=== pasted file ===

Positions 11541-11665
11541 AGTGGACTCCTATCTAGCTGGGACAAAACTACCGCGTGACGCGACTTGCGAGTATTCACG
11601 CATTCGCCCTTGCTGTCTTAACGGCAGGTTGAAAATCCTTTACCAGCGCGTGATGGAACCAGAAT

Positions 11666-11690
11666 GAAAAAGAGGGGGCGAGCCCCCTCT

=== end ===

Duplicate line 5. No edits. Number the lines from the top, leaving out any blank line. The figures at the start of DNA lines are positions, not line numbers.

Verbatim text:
11666 GAAAAAGAGGGGGCGAGCCCCCTCT